Monday, 14 May 2012

Thanks to everyone!

Delegate packs wait for collection
 On Saturday May 12th 2012, Keele University hosted the interdisciplinary conference Two Cultures or Co-Evolution? Science and Literature 1800-Present. The conference, which took its title from C. P. Snow’s influential Rede lecture of 1959, invited delegates from across the country to interrogate the relationship between these ‘two cultures’, including a roundtable session to encourage discussion on the state of that relationship in higher education today.

The day was opened with keynote addresses from Professor David Amigoni (Keele University) and Professor Sharon Ruston (University of Salford). Professor Amigoni’s talk focussed on Julian Huxley’s scientific poetry, whilst Professor Ruston discussed the implications of natural history theory on Mary Shelley’s Frankenstein. Professor Joanna Verran, a world-renowned microbiologist from Manchester Metropolitan University, gave the afternoon keynote, sharing her personal experiences in engaging with colleagues, students and ideas across the subject divide.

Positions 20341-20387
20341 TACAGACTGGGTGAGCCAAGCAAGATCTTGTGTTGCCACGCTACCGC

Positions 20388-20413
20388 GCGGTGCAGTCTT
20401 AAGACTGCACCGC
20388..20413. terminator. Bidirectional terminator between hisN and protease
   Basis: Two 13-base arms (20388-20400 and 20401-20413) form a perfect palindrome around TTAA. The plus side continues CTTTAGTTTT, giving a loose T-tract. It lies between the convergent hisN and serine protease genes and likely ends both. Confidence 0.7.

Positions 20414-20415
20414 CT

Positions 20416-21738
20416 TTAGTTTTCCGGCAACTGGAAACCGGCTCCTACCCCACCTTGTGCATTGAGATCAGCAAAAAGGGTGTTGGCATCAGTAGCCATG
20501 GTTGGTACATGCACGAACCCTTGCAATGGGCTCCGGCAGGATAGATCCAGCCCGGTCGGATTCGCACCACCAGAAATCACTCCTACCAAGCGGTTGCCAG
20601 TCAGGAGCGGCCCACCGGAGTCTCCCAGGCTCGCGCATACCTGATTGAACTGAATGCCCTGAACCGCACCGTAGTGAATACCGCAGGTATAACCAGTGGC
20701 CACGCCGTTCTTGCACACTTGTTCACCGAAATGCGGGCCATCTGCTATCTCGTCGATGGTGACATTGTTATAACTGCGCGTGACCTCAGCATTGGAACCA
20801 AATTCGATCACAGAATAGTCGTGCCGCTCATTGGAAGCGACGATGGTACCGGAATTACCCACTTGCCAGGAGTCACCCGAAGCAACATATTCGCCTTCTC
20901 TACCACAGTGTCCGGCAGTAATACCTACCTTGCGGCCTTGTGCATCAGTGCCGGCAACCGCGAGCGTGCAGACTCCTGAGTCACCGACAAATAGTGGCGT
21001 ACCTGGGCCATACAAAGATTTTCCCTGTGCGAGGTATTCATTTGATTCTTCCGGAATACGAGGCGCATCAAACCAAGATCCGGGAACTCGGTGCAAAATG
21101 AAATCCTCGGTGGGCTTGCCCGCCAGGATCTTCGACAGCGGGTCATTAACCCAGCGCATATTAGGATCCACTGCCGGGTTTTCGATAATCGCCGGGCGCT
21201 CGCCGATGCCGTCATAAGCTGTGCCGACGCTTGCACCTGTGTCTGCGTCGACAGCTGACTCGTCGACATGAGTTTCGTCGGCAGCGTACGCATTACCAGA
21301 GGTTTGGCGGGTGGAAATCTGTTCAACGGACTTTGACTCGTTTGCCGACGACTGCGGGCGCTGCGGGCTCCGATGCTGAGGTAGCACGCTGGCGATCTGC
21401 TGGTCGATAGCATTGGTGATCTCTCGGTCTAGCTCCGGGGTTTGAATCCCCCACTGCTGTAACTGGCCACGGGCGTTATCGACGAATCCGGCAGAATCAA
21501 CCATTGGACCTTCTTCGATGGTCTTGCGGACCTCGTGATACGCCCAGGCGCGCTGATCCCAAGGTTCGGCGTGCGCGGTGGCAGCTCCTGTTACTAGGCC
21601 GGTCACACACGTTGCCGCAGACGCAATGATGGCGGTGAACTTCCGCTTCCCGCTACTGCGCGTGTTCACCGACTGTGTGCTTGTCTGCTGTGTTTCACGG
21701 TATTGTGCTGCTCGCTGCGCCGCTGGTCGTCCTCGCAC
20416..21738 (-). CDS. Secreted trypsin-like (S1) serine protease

Delegates arrive
The conference welcomed delegates from the universities of Keele, Oxford, Durham, Leeds, London and Canterbury Christ Church from both science and humanities backgrounds, allowing the discussion to explore all aspects of the papers. The first panel, entitled ‘What price progress? Conflicts of Science and Society in the Nineteenth Century’, explored the relationship between the fast-moving scientific discoveries and society of the Victorian period. The second, ‘Reading Science, Writing Literature: Creating Interdisciplinary Texts’, examined the ways in which literature has utilised scientific language or knowledge to frame the ideas of the text. The final panel, ‘Bodies Politic: Fictions of Science, War and Nationhood’, interrogated international ideas and uses of science in literature throughout the twentieth century. All papers were very warmly received and demonstrated the very real desire to bridge this long-established cultural divide.

The conference organisers, Katie McGettigan, Emilie Taylor-Brown and Jo Taylor (all from the Research Institute for Humanities, Keele University) were very grateful for the funding and support from Keele’s Bridging the Gap initiative, which enabled the conference to take place. A follow-up event will be hosted on Friday 25th May 2012 when Jonathan Lamb, Andrew W. Mellon Professor of the humanities at Vanderbilt University, will give a talk entitled ‘Scurvy and Nostalgia’. The event will take place in the Claus Moser Research Centre (CM0.12) at 1pm.

Katie McGettigan introduces the morning keynotes, Prof. David Amigoni and Prof. Sharon Ruston